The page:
Politicized Funds
28 March, 2013
Today we have a sea of registered non-governmental organizations (NGOs) in Georgia. Yet, the reader will agree that actually, only the slim percentage is functioning. Few NGOs, which depend on foundations and business circles, have managed to find respective niches and perpetual funding from various donors. It goes for years. I won’t continue.
The budding NGOs run virtually no chance of surviving in Georgia today. To my observation, foundations support almost entirely the same cohort of NGOs with an established
history of activities. By the look of it, the foundations have a sound argument. They trust experienced organizations. On the other hand, political taste is also felt. It’s hard to give a particular example but anybody who is conversant with this sphere will promptly guess what I mean.

Now I would like to focus on journalistic NGOs. Anyone who has ever cared to give a passing notice to the latest history of the civil society sector, must have observed that most of the representatives of the journalistic NGOs working in the sector for the last 10-15 years, have moved to politics. Althogh, there are exceptions. Some of the seasoned professionals continue upholding the cause in the civil society sector. Yet, at a closer observation, one cannot but make out their sticky association with politics. It’s a pitiful fact that a politicized journalist and his or her NGO today is in the better position to get funding from donors than those who really try to bring a worthwhile benefit to the journalism these days. Maybe there is nothing special about it but those foundations that permanently fund same NGOs make me wonder about them.

Let me give you a simple example. For years journalistic organizations used to get grants in order to devise norms of journalistic ethics. Some of them happened to do the right job yet consistently failed to realize them. I recall a rather large meeting organized by the Liberty Institute (then a casual NGO, i.e. before its leaders entered the government) with a donor funding, which took place at the Sheraton Metekhi Palace. In doing so, the Institute tried to promote its version of Ethics Code. I don’t really think that this version has left even a minuscule of a hallmark. In 2000, i.e. earlier then the above said meeting, the only organization that managed to elaborate the Ethics Code for journalists without outside funding, using its own resources exclusively, was the Independent Association of Georgian Journalists (IAGJ). Published in Resonance newspaper, this document came as a result of comprehensive benchmarking of experience of many advanced countries in this sphere. Today IAGJ is the only member of International Federation of Journalists in Georgia. Even though the Code by IAGJ has not been extensively practiced in the country, many representatives of civil society sector were reporting using it as the sort of a reference.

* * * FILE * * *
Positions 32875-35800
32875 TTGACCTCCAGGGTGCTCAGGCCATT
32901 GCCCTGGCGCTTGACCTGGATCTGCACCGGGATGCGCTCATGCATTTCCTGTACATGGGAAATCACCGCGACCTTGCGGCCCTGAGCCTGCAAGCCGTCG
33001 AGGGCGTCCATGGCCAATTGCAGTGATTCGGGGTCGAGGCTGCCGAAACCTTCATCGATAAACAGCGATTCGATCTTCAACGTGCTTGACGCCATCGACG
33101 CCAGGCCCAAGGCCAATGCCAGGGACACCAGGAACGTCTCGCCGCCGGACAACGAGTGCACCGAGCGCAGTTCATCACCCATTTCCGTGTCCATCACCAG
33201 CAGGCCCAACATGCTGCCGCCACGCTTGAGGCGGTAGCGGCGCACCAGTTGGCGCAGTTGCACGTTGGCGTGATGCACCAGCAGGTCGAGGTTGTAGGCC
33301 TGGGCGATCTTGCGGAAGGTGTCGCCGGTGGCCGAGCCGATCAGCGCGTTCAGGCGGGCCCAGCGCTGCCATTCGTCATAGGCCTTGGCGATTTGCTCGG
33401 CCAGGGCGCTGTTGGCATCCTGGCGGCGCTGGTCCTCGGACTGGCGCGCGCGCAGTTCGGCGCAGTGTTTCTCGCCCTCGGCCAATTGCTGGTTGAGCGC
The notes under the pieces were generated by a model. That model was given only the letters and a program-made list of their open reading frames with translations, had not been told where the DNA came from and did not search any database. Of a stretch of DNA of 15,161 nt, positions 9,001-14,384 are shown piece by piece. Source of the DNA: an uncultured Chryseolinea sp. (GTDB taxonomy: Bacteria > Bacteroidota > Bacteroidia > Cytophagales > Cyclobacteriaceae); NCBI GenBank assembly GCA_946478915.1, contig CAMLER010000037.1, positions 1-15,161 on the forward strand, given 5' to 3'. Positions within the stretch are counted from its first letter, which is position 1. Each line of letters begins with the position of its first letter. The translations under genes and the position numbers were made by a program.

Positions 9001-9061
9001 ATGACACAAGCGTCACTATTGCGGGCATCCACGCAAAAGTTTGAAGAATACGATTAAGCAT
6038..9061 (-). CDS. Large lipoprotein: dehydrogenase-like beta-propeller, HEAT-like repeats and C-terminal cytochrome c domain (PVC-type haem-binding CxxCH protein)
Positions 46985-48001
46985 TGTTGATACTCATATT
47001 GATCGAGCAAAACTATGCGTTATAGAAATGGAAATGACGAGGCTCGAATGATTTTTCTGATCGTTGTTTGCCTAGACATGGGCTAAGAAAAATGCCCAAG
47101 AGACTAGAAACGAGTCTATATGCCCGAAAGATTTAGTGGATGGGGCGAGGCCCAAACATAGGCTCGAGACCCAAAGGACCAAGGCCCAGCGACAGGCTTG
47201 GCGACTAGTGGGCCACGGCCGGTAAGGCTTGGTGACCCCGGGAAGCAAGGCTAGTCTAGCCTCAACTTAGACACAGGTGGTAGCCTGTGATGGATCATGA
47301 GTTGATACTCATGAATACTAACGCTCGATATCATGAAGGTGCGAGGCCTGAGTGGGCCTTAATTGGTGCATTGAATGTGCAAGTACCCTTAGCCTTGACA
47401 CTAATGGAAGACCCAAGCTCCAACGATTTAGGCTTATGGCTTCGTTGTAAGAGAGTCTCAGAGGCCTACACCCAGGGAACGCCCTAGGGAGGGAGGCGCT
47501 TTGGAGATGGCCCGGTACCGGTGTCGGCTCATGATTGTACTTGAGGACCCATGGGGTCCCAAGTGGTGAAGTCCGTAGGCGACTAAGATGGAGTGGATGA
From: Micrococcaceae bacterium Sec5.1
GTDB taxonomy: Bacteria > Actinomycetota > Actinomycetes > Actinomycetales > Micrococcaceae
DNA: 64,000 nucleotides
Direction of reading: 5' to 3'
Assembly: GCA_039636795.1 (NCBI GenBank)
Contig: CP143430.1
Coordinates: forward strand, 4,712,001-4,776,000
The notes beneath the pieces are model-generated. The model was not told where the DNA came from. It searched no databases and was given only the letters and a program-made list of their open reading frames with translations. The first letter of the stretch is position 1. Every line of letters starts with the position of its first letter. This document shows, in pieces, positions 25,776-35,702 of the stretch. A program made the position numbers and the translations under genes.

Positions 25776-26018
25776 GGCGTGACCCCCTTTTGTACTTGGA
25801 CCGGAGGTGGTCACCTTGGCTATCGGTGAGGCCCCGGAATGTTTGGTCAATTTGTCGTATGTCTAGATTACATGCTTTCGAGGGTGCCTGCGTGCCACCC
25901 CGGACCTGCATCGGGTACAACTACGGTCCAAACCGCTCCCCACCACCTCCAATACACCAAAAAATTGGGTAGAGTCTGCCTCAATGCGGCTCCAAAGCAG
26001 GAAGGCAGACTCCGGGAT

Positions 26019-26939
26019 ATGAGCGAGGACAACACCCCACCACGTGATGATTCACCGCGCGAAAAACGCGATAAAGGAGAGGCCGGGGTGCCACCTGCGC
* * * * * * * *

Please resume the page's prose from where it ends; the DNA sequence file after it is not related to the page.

At least now, when the Government has changed, we hope that the donors will give their financial support to those NGOs as well (whatever their previous experience) which really mean the business and stand to give a boost to the development of the fourth branch of power, and they do so without differentiating the applicants by their alleged political affiliations.

I am afraid that when funding goes to the same NGOs all the time, something like a clannish system will be formed eventually, where constant cohabitation with political currents tempts the grantees to jump to them. Certain donors are inside these currents by default. So, what we get in the end is the deterioration of not just journalistic quality but also the effectiveness of entire civil society sector.
Development of civil society sector does not depend on the capabilities of its creators or founders or on intellectual shrewdness of a particular person. Rather, it is improvement of environment as a foundation for the construction of country’s civil society sector that should matter above all. And here one of the most significant factors is a vision of a donor on par with their financial power.